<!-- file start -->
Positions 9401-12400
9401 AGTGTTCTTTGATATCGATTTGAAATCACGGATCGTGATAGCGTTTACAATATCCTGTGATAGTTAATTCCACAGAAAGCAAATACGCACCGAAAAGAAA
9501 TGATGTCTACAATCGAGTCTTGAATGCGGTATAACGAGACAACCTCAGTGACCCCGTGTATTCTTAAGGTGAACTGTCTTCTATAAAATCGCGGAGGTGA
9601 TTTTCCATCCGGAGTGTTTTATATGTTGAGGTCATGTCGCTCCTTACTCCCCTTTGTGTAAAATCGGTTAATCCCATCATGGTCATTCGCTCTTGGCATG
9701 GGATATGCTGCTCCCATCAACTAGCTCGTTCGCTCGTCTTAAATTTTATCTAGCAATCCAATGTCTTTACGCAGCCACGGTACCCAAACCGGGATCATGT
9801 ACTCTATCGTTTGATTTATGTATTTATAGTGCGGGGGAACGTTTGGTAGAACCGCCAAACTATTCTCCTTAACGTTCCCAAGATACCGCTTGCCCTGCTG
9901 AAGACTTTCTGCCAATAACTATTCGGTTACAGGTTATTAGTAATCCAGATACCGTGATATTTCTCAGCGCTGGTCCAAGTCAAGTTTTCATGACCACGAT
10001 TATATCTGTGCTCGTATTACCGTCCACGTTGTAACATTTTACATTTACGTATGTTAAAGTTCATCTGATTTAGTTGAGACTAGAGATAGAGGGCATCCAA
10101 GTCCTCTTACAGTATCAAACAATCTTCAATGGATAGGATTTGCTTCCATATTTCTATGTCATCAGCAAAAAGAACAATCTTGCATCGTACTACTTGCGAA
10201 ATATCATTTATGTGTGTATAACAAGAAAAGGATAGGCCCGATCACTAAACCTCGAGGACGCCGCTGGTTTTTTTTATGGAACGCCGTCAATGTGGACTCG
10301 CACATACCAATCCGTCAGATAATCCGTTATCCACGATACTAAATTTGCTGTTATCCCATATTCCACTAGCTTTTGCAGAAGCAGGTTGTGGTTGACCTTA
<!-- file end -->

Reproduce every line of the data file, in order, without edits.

Positions 9401-12400
9401 AGTGTTCTTTGATATCGATTTGAAATCACGGATCGTGATAGCGTTTACAATATCCTGTGATAGTTAATTCCACAGAAAGCAAATACGCACCGAAAAGAAA
9501 TGATGTCTACAATCGAGTCTTGAATGCGGTATAACGAGACAACCTCAGTGACCCCGTGTATTCTTAAGGTGAACTGTCTTCTATAAAATCGCGGAGGTGA
9601 TTTTCCATCCGGAGTGTTTTATATGTTGAGGTCATGTCGCTCCTTACTCCCCTTTGTGTAAAATCGGTTAATCCCATCATGGTCATTCGCTCTTGGCATG
9701 GGATATGCTGCTCCCATCAACTAGCTCGTTCGCTCGTCTTAAATTTTATCTAGCAATCCAATGTCTTTACGCAGCCACGGTACCCAAACCGGGATCATGT
9801 ACTCTATCGTTTGATTTATGTATTTATAGTGCGGGGGAACGTTTGGTAGAACCGCCAAACTATTCTCCTTAACGTTCCCAAGATACCGCTTGCCCTGCTG
9901 AAGACTTTCTGCCAATAACTATTCGGTTACAGGTTATTAGTAATCCAGATACCGTGATATTTCTCAGCGCTGGTCCAAGTCAAGTTTTCATGACCACGAT
10001 TATATCTGTGCTCGTATTACCGTCCACGTTGTAACATTTTACATTTACGTATGTTAAAGTTCATCTGATTTAGTTGAGACTAGAGATAGAGGGCATCCAA
10101 GTCCTCTTACAGTATCAAACAATCTTCAATGGATAGGATTTGCTTCCATATTTCTATGTCATCAGCAAAAAGAACAATCTTGCATCGTACTACTTGCGAA
10201 ATATCATTTATGTGTGTATAACAAGAAAAGGATAGGCCCGATCACTAAACCTCGAGGACGCCGCTGGTTTTTTTTATGGAACGCCGTCAATGTGGACTCG
10301 CACATACCAATCCGTCAGATAATCCGTTATCCACGATACTAAATTTGCTGTTATCCCATATTCCACTAGCTTTTGCAGAAGCAGGTTGTGGTTGACCTTA